Trump, Republicans want new investigations of their opponents and investigators: NPR



President Trump returns to the White House Sunday in Washington, after the Attorney General reported to Congress and the public a summary of the Mueller report.

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President Trump returns to the White House Sunday in Washington, after the Attorney General reported to Congress and the public a summary of the Mueller report.

Eric Baradat / AFP / Getty Images

According to the president's allies, special advocate Robert Mueller gave the landing gear a fuel injection for rocket, and Republicans now want to turn that momentum into a return on investment.

President Trump hinted on Monday that he wanted further investigations into the functioning of the FBI, the Justice Department and its political opponents.

Senator Lindsey Graham, RS.C, stated that he wished to know more about "the other side of history", including the infamous meeting of the former president Bill Clinton on the tarmac at the airport with Attorney General Loretta Lynch in 2016.

And the leader of the minority in the House, Kevin McCarthy, R-Calif, said that the chairman of the House Intelligence Committee, the representative Adam Schiff, d-Calif., Has lost his credibility and should withdraw from this post.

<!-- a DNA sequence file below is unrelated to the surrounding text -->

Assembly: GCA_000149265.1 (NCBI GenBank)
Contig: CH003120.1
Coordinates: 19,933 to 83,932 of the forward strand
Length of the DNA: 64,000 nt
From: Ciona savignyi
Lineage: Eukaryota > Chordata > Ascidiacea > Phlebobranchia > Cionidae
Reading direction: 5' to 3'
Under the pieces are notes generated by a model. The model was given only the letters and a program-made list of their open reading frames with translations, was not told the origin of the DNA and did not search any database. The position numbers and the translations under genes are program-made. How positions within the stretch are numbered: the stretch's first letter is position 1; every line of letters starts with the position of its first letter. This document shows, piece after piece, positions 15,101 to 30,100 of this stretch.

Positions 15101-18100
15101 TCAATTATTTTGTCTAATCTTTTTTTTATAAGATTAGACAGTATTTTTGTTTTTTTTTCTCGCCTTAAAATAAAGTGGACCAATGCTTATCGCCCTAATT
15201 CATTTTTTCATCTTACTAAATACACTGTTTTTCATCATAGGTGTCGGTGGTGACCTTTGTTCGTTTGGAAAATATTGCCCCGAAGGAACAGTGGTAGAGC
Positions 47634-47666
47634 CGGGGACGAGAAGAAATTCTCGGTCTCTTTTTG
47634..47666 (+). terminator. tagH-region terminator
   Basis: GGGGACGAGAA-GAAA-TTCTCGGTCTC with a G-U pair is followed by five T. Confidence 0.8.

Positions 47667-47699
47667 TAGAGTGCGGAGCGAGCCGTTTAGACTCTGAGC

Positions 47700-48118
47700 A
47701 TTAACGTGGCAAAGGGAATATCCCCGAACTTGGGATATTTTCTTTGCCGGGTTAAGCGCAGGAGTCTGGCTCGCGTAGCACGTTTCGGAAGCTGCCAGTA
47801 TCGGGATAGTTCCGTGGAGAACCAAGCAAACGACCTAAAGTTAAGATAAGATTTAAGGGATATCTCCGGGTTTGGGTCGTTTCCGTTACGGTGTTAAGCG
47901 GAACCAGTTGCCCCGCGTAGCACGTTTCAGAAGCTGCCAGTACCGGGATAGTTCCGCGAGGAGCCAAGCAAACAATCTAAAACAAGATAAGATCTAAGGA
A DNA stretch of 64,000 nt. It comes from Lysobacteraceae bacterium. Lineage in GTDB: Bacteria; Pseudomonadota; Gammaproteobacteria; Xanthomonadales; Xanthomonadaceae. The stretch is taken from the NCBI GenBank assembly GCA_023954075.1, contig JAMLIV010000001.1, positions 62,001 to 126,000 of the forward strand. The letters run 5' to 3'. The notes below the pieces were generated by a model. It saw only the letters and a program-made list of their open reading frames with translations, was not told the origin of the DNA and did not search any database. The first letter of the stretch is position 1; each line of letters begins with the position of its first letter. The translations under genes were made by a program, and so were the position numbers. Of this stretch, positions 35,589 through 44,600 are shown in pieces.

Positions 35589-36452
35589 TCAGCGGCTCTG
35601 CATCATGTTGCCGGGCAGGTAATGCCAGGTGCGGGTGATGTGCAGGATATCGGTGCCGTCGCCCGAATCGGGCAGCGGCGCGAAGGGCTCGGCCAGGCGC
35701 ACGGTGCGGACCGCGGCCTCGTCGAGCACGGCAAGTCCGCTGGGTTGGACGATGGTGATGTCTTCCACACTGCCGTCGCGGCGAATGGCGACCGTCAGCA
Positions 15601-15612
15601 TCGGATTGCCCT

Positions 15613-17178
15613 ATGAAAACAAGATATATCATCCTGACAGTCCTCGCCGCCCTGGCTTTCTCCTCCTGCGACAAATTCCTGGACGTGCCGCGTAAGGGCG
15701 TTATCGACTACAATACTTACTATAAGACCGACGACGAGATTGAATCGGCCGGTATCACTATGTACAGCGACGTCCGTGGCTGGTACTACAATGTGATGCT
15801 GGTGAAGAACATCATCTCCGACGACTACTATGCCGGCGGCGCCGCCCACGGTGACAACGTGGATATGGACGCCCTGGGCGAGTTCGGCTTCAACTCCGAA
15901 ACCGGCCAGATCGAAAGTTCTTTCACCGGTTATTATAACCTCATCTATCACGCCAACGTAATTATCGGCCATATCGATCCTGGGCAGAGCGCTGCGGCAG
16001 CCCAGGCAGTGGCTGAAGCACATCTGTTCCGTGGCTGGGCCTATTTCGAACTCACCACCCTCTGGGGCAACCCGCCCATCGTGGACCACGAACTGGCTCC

The Justice Ministry still needs to take action as part of its investigation of Russia, but the White House and its supporters seem to have the impression that one page has turned in their favor .

The Democratic leaders of a number of House committees in the judicial, judicial, intelligence, surveillance, and other areas have urged Attorney General William Barr on Monday to hand over Mueller's report and the evidence and documents that underlie it. later on April 2nd.

Barr announced that he would disclose as many of Mueller's findings as possible after the jury's findings, information, information likely to affect other ongoing DOJ cases. and other sensitive documents would be examined. respect this deadline.

Senate Majority Leader Mitch McConnell, R-Ky., On Monday blocked a resolution asking Barr to release the Mueller report to the public, explaining that he thought Barr needed more time to deal with it to process sensitive information. Barr reported in his letter to Congress Sunday.

The president was in a good mood. Trump went so far as to agree when asked Monday whether Mueller – the man he accused of being partially blind and conducting a "witch hunt" "composed of" angry democrats "- had conducted the investigation on Russia with honor.

Yes, said Trump, but this story does not concern him anymore. Now, the president said that he wanted to conduct his own investigations.

"We have had very bad things and we must certainly look at these people," he said. "I've been looking at him for a long time and I say," Why were not they examined? "They lied in Congress and a lot of them, you know who they are, they did so many bad things."